Image: Soap with white cast
Image: Soap with white cast

Soda Ash is not Soda Ash

Soda ash is another name for white chalky coating of homemade soap, that looks like mold on Camembert cheese.

Possible reasons for soda ash and mechanisms of its formation were described in the previous chapter. I also suggested several ways to avoid soda ash and how to remove it.

This harmless wonder presents a challenge especially for makers of soap who also sell it.

Image: soap covered with soda ash

This powdery layer of uncertain nature is believed to be soda ash or sodium carbonate synthesized by a reaction of sodium from lye and carbon dioxide from the air. It’s not.

Soda ash is not sodium carbonate or washing soda, at least in my homemade soap.

A simple vinegar test proves it.

Vinegar Test for Soda Ash on Soap

Perhaps you know that a chemical reaction between vinegar and baking soda produces bubbles. Some cake recipes require to mix vinegar and baking soda instead of using baking powder. Many of you might have done it.

Just like baking soda and baking powder, soda ash also produces bubbles when mixed with vinegar.

The chemical reaction is very simple.

Acetic Acid + Sodium Carbonate –> Sodium Acetate + Water + Carbon Dioxide

2 CH3COOH + Na2CO3 –> 2 CH3COONa + H2O + CO2

I am going to get some soda ash from the box.

Image: Washing soda is soda ash
Washing soda or soda ash in a box.

Carbon dioxide is the culprit behind the bubbles just like in carbonated drinks or Alka-Seltzer.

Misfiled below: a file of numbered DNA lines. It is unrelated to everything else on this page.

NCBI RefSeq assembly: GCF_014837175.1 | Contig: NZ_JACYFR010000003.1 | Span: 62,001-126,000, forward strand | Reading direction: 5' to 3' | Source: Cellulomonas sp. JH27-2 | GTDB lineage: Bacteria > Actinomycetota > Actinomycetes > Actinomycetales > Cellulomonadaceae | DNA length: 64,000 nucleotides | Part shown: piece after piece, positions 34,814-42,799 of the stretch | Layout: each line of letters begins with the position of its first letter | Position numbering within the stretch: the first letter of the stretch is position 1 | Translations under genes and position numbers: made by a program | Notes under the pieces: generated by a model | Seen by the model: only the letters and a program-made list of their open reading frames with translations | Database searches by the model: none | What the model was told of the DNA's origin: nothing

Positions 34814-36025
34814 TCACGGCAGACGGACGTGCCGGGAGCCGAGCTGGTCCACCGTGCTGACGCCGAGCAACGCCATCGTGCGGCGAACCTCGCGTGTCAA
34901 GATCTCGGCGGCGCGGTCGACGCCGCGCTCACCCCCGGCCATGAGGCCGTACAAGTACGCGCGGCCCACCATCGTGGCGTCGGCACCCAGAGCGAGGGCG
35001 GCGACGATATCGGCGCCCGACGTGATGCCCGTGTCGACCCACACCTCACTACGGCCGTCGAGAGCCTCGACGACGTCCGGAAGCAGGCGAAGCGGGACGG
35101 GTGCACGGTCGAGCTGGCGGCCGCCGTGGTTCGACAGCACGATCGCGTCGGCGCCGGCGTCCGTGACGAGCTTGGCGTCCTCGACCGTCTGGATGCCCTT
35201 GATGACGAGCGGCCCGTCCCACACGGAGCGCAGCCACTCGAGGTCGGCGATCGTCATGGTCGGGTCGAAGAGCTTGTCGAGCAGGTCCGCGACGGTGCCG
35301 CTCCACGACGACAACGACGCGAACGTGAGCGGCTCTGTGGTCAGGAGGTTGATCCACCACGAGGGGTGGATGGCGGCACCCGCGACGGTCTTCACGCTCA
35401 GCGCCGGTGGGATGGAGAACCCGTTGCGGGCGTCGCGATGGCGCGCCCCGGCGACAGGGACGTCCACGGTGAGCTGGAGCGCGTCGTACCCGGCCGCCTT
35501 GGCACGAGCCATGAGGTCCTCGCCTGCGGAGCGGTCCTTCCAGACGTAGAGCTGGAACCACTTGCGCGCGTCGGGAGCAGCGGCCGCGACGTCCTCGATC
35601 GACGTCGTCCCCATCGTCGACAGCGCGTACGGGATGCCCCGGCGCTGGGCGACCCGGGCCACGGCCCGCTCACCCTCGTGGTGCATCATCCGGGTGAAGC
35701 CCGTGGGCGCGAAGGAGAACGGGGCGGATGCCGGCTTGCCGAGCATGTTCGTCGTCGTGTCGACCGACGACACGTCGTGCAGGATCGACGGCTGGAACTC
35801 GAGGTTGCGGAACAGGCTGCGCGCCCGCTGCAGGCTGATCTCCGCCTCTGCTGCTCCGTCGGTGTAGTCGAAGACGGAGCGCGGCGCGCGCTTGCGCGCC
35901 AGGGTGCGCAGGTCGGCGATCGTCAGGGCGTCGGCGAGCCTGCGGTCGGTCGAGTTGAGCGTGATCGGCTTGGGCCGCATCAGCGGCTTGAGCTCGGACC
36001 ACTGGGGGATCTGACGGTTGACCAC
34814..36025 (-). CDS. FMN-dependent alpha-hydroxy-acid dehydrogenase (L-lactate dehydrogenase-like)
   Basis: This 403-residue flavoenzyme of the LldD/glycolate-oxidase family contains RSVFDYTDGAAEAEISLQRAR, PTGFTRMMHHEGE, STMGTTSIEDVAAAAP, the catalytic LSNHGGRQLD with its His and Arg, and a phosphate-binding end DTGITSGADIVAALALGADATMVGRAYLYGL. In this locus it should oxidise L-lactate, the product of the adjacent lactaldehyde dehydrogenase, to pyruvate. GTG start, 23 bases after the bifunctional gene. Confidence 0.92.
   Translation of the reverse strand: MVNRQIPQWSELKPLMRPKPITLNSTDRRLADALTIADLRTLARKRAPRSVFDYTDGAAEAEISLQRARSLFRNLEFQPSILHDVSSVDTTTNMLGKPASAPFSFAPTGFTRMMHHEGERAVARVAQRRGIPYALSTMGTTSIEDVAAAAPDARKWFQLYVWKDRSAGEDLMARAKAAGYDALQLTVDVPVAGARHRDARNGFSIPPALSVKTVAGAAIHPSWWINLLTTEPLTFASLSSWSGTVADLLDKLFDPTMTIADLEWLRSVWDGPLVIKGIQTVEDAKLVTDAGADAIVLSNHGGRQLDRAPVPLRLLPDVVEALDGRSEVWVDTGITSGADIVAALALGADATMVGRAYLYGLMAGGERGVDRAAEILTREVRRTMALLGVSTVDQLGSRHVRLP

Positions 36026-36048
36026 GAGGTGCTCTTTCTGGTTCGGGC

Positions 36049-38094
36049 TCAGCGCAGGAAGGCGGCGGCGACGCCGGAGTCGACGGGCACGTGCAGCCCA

To demonstrate the bubbles, I have white vinegar in one spoon and soda ash in the other spoon.

Image: Vinegar and soda ash

Soda Ash and Vinegar Reaction

The picture on the right shows the bubbles when soda ash is mixed with vinegar.

And now let’s do the vinegar test on the soap with “soda ash” on it.

Image: soda ash and vinegar reaction

Vinegar on Soap with “Soda Ash”

Image: white cast on soap is nonreactive with acid

I inundated my soap bar with vinegar, but it ran off before I had a chance to click my camera. As you can see from the puddle in the left corner of the picture above, this white substance on soap does not make any bubbles when it’s in contact with vinegar.

Ok, may be there is some film that separates soda ash from vinegar? I am going to scrape off some of that white substance and put it into the vinegar.

Image: jar with vinegar

Here is my vinegar. This time, I poured it in a clean, empty, plastic spice jar.

Here are the shavings of the white stuff. No, not the snow. Let’s call it “soda ash in question”.

Image: white soap discoloration
Image: soap shavings in vinegar

I took these shavings from different parts of the soap.

Quite frankly, these shavings look and feel just like soap. Here they are, in the vinegar.

If you see any bubbles, they are incidental individual bubbles or air introduced when the shavings were falling down into the vinegar.

There is no foam, no bubbles, and no Alka-Seltzer effect.

After a few minutes of vigorous shaking, I have this mucky suspension.

This substance does not react with vinegar to form a clear salt solution.

The so-called soda ash effect that happens on some handmade soaps is most likely the same soap, that might have crystallized and has some salts in it. But it’s not soda ash, not baking soda, or even sodium hydroxide (lye).

Image: white soap layer dissolved in vinegar
Image: Not soda ash